St. Stanislaus Shines as ‘Beacon of Polish Religion, Tradition’ in East Village

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As St. Stanislaus Bishop and Martyr parish in Manhattan’s East Village celebrates its 150th jubilee, it remains close in charity and prayer to the people of Ukraine who have endured relentless suffering since Russia’s invasion three months ago.

St. Stanislaus serves as the patron of the parish and of Ukraine’s neighboring Poland.

Father Karol Jarząbek, O.S.P.P.E., the pastor, told CNY that his parish is praying for the Ukrainian people and providing aid through various collections. “We are trying to help,” he said. “They are our friends, also our neighbors.”

St. Stanislaus, located at 101 E. Seventh St., is known as the oldest Polish parish in the Archdiocese of New York. The parish is staffed by the Pauline Fathers (the Order of St. Paul the First Hermit).

“One hundred fifty years ago, through our ancestors’ efforts and their longing for a place where they could pray to God in their native language,” the parish was founded, the pastor said in remarks at the jubilee Mass Cardinal Dolan offered at the church May 8. 

Five days earlier, the cardinal returned to New York after leading a New York Church delegation to visit and express solidarity with Ukrainian refugees, including those displaced in their native land and in the bordering countries of Poland and Slovakia.

“It was a beautiful celebration,” Father Jarząbek told CNY of the anniversary Mass.

A jubilee year “is so important” to a parish, the pastor said. The population of Polish people in New York is decreasing “but the church is still like a beacon of Polish religion, tradition, heritage, here in Manhattan.”

“For many of us Poles, it’s very important that there’s still a place where we can pray in Polish. Every nationality, every ethnic group,” he said, wants to pray “in their own language because they can express their feelings, their emotions, straight to God by the language which means everything.”

The only Polish parish in Manhattan dates to 1872, according to its documented history.  Two years later, the first church was built at 318 Henry St. The present church was consecrated May 19, 1901.

There are more than 800 registered families in the parish and 350 active parishioners, according to the pastor.

The Mass schedule is 8 a.m. and 6 p.m., Monday through Friday, in Polish; Saturday at 8 a.m. in Polish, and the 7 p.m. vigil Mass is bilingual, Polish and English. Of four Sunday Masses, three are in Polish (8 a.m., 10:30 a.m. and noon) and the other, 9 a.m., is in English.  “We cannot have less than that because the church is not big,” the pastor said.

After World War II, “many of our countrymen came to the United States from all over the world,” Father Jarząbek said. “They were looking for their new home. The first steps led them to New York and St. Stanislaus Church. At that time, the Immigrant Council organized at this parish helped over 20,000 people to find shelter and a new job.”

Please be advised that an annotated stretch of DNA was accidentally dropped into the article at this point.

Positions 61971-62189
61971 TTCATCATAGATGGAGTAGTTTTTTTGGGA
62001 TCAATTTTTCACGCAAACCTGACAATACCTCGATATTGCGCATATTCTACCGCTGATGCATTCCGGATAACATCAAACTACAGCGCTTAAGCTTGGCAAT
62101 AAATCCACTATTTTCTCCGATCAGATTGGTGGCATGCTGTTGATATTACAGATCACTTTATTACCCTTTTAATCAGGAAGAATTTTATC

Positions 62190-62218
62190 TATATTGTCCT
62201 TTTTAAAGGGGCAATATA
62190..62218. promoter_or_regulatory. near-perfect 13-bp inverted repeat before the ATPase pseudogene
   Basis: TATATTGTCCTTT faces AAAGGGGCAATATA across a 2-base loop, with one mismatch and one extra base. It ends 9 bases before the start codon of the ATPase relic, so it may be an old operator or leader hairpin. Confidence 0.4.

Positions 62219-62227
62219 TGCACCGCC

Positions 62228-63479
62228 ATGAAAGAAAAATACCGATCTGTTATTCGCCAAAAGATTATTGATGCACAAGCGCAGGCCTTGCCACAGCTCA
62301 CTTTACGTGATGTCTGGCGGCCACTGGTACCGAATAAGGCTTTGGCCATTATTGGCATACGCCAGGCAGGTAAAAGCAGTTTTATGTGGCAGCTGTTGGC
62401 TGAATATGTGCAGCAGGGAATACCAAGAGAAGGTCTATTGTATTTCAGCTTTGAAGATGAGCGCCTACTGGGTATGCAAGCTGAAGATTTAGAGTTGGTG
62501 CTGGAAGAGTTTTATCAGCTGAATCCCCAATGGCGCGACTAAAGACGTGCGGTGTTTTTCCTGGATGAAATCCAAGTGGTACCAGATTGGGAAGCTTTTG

The idea of a Polish school first surfaced in 1911, but it did not come into existence until 1915. “In historical documents, we can find information that The Supplementary School of the Polish Educational Council was the oldest Polish school of that kind,” Father Jarząbek said. “It was a seed from which grew the idea of Polish Supplementary Schools throughout the United States. Over 25 years ago, the school was renamed Augustyn Kordecki Polish School, which still functions at this parish. We can see how unity and hard work can bring many beautiful initiatives.”

The school is in session Saturdays from 10 a.m. to 1:30 p.m. for children in the first through eighth grades. Subjects include the Polish language, history, geography and music, as well as religious education instruction.

“We have a beautiful and very rich background,” Father  Jarząbek said. “We want to tell the children” about their heritage that they can be proud of and pass on to others, and about the Polish historical figures in the Church, including St. John Paul II, St. Maximilian Kolbe and St. Maria Faustina Kowalska.

From this parish marched the first Pulaski Parade, which today gathers groups from three states: New York, New Jersey and Connecticut, the pastor said. “This year we will be marching on Fifth Avenue passing St. Patrick’s Cathedral for the 85th time,” he added.

Father Jarząbek, a native of Poland, has served as pastor since September 2019, and earlier was a parochial vicar there. Father Michał Czyżewski, O.S.P.P.E., is the parochial vicar.

When the coronavirus pandemic closed in-person attendance at churches in March 2020, St. Stanislaus immediately livestreamed its Masses and offered the Rosary via Zoom. “The people were very supportive to us,” he said. “They wanted to be in touch with their own priests.”

The pastor appreciated the ability of his parishioners to adjust to the circumstances. “They are real believers. Their faith even increased during the pandemic,” he said.

Father Jarząbek, in concluding remarks at the jubilee Mass, said, “Let St. Stanislaus Bishop and Martyr’s intercession unite and inspire us to serve God, the Church and the people for the next generations. United, we can do more for God’s glory.”

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